Every spring our Ohio Soft Drink Advocacy Day brings over 100 leaders to Columbus to meet with legislators. House and Senate members, and their very capable legislative aides, make time to hear about industry leadership and concerns. Some years we have specific requests or concerns, but every year we tell our story of economic and community leadership.
And this year, a few months after our state lobby day, I want to take a moment to reflect on our message and to thank legislators for their leadership on issues that make a difference to us and many other Ohio businesses.
No matter the topic or concern, our member companies always emphasize their role as stable employers. With nearly 10,000 Ohioans directly employed by the non-alcoholic beverage industry—and another 33,000+ workers in restaurants, grocery stores, convenience stores, movie theaters and other retail establishments tied to beverage sales—we have impact.
Members, including Coca-Cola, Pepsi and Dr Pepper Snapple, manufacture and distribute some of the most popular non-alcoholic beverages in the world. From products in your favorite corner store to support for local community events, our presence is felt in every community across Ohio. We play an important role in Ohio’s economy by providing good-paying jobs, paying significant taxes and making generous charitable contributions to organizations across the state.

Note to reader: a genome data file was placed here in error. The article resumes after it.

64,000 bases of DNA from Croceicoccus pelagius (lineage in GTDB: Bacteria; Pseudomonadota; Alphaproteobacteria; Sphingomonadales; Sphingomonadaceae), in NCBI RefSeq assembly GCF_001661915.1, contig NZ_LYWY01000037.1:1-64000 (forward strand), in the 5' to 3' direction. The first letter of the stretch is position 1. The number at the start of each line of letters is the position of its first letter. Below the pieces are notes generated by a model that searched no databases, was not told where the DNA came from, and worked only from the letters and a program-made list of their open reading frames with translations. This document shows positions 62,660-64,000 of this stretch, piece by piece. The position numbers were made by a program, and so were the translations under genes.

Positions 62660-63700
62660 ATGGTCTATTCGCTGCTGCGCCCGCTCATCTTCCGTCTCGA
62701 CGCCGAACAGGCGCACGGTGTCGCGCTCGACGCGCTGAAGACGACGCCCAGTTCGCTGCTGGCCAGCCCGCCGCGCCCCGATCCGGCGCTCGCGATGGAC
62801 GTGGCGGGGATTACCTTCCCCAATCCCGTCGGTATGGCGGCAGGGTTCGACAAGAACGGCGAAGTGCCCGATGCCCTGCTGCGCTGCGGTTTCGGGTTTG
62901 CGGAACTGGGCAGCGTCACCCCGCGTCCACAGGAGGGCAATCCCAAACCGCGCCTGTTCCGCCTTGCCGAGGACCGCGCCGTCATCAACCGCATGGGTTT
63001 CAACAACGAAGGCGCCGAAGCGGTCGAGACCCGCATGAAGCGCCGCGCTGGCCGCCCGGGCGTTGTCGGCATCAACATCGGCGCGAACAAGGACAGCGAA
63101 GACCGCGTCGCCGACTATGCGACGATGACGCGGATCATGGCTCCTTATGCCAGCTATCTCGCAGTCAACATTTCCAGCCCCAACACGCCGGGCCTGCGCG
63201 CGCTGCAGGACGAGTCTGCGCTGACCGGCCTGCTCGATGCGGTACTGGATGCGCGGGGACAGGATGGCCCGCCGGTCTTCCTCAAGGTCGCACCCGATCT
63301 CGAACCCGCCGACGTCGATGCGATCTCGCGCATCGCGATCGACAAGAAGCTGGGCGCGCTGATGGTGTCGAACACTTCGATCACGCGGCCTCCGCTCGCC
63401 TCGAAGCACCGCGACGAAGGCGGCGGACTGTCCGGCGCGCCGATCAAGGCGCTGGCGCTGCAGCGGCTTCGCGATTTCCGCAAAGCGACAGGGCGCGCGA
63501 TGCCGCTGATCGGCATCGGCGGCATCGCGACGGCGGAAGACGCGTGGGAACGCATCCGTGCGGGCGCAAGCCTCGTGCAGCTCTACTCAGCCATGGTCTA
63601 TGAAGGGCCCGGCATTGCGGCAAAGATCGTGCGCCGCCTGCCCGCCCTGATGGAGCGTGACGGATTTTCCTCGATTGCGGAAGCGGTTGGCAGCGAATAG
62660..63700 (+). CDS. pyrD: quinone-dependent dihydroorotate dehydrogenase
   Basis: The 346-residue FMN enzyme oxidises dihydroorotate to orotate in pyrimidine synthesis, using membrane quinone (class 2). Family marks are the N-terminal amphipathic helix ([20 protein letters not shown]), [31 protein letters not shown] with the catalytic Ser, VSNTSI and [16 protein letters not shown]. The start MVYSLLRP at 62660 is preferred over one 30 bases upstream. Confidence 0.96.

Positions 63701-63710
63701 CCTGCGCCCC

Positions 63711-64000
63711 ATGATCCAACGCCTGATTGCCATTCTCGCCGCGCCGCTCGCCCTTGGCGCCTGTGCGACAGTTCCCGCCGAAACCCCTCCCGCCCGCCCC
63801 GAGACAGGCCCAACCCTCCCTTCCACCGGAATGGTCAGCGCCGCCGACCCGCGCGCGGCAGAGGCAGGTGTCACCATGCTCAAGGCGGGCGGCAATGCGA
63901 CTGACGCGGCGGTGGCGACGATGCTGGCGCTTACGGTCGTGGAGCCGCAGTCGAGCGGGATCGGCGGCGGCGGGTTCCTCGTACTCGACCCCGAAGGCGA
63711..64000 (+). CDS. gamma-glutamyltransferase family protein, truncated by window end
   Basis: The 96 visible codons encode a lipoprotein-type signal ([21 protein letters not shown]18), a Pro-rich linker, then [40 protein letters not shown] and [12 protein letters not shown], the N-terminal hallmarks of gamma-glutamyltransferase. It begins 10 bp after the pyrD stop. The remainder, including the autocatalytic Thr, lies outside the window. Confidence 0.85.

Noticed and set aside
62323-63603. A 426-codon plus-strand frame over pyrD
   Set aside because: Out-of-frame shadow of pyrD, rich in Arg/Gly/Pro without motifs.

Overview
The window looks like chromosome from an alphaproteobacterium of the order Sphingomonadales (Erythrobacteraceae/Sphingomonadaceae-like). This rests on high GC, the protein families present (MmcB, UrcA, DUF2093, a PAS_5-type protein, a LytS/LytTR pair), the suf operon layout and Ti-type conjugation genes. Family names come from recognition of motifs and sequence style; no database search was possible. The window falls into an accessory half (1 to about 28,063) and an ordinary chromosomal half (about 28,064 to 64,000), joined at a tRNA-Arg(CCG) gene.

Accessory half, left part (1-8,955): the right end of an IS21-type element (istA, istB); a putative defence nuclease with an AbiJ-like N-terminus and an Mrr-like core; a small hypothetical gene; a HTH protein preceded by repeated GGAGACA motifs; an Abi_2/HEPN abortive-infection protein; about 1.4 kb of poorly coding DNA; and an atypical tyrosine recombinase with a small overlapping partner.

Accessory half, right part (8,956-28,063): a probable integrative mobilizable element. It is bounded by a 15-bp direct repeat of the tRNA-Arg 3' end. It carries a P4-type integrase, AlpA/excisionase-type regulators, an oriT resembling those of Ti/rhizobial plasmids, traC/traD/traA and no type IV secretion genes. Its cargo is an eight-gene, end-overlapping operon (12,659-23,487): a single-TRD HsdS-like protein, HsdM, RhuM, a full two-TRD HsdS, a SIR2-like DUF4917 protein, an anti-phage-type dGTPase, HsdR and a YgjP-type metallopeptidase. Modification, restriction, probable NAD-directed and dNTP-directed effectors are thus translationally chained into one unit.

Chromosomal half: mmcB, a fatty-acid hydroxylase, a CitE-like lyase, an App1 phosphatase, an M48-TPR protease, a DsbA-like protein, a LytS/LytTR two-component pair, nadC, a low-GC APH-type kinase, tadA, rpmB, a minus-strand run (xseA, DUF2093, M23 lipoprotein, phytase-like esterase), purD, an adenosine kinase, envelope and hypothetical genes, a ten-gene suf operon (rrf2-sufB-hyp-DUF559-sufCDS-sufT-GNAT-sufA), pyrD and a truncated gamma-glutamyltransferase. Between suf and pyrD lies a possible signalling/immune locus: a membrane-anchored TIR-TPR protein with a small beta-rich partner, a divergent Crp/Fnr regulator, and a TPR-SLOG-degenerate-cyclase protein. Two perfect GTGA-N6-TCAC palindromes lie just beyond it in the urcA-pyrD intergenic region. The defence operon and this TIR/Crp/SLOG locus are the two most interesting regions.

In fact, with a direct economic impact of $6.4 billion, our industry provides $752.4 million in wages, pays $516.9 million in state taxes and $866.6 million in federal taxes—every year! We invest heavily in our communities not just by providing great jobs, but by contributing $61 million to charitable causes across Ohio.